The Loch Ness Monster Is Likely Just A Loch Ness Cat Fish According To A Nessie Hunter

Scotland August, 1934. A photograph allegedly showing the Loch Ness monster. This photograph was revealed as a fake many years later.
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Quitting your job to hunt for mythical beasts seems like a fun idea on paper, but it isn’t very fun when the monster you’re hunting has never been confirmed to be real. You can’t tell 52-year-old Steve Feltham that, although he’s not entirely sure the beast is real either. What he does know is that he loves watching the water for sightings and he’s pretty sure there’s a reasonable explanation for all this Nessie junk.

According to an interview with Sky News, Feltham is fairly sure that the identity of the mythical Loch Ness Monster belongs to a cat fish. A big cat fish. A very big catfish:

“Looking at all the evidence, speaking to eyewitnesses, the most likely solution is a Wels catfish.”

The fish can grow up to four metres (13ft) long and weigh over 400kg (880lb).

Now if you’ve never glimpsed the Wels Catfish, here’s what we’re up against. It’s a huge lug of a fish:

The odd thing is that Feltham claims that there are objects in the water that are popping up as much bigger, but no fish has matched the description yet:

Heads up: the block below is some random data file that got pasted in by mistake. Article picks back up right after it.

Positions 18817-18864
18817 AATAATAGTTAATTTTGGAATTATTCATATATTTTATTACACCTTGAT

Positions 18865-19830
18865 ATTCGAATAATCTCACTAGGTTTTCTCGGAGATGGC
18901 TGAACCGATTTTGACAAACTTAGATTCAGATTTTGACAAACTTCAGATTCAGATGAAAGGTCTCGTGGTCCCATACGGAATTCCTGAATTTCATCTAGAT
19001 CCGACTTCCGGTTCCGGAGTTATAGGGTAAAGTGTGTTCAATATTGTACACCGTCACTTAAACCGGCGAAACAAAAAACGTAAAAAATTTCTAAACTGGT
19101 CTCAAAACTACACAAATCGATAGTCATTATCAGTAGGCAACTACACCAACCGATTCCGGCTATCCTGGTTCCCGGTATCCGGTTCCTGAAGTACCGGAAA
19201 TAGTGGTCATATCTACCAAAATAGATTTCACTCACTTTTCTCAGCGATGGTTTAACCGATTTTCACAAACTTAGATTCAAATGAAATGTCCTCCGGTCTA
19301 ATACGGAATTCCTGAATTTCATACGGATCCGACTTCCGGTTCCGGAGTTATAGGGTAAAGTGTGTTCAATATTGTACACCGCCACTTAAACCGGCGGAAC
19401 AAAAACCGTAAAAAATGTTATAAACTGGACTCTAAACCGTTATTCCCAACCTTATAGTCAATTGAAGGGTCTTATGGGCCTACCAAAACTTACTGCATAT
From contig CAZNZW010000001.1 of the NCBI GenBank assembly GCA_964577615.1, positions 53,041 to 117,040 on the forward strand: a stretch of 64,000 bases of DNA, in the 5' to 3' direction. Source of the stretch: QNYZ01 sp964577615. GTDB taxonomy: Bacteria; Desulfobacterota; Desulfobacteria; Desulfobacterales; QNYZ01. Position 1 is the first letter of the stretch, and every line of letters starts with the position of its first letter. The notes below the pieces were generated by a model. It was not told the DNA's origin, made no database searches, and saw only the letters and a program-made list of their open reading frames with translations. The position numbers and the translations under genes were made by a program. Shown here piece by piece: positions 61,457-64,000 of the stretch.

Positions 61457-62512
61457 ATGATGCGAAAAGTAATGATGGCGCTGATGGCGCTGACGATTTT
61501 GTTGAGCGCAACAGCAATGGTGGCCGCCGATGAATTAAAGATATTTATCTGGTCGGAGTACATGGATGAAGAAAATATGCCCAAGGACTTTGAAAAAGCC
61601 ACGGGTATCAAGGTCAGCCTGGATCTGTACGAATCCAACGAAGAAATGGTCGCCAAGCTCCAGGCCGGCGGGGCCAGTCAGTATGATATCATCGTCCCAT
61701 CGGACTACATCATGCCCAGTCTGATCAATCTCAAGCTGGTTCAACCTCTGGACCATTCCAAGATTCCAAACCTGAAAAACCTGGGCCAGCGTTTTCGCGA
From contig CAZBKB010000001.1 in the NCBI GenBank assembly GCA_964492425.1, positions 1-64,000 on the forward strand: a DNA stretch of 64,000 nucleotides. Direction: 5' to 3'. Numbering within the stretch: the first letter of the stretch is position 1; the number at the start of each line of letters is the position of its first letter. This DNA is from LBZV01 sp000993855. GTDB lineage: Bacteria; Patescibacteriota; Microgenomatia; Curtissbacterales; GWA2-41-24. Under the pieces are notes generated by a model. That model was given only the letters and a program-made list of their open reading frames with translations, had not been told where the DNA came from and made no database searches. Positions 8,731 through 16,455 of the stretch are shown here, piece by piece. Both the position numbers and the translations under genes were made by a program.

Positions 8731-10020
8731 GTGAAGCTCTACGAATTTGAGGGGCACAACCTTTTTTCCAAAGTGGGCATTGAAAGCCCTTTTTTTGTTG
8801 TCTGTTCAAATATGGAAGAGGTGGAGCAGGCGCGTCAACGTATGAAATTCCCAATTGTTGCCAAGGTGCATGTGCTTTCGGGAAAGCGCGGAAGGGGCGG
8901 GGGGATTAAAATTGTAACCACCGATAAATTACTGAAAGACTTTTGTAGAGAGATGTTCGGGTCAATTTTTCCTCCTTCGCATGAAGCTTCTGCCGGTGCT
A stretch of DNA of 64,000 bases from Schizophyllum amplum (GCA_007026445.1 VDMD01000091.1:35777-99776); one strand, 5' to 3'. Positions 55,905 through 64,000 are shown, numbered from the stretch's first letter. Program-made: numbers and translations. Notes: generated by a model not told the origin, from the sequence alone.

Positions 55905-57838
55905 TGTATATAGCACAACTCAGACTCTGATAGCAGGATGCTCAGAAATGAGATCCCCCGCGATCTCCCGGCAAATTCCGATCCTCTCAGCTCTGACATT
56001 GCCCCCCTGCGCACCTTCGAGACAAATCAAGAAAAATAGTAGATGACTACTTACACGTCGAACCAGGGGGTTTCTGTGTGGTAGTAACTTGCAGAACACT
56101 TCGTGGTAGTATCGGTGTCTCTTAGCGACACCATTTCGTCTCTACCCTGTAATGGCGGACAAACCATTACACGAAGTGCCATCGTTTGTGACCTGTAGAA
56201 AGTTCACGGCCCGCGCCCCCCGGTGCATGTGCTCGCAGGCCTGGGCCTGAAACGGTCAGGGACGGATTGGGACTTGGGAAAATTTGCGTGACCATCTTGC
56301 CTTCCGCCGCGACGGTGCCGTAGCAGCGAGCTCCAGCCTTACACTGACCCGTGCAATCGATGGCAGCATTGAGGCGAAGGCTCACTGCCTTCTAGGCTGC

Mr Feltham claimed that sonar contact had picked up objects in the loch that were the size of an estate car.

This was even though the biggest creatures known in the loch were salmon and seals that sometimes chase them.

“We get sonar contacts with things that are far bigger than any fish that should live in this body of water,” he said.

And he admitted: “We only get one or two decent sightings a year.”

Feltham is still looking for a better theory to run by the general public and he’s essentially hoping that it isn’t actually the fish, but instead is a real nessie. I would rather bet on the fish. I mean look at this:

That’s going to feed your family for weeks or at least provide a funny story to tell at a dinner party or social function. “I caught this and it’s all mine.” Then four longshoremen come in and pummel you until you can’t see. Worth it.

(Via Sky News / CNN)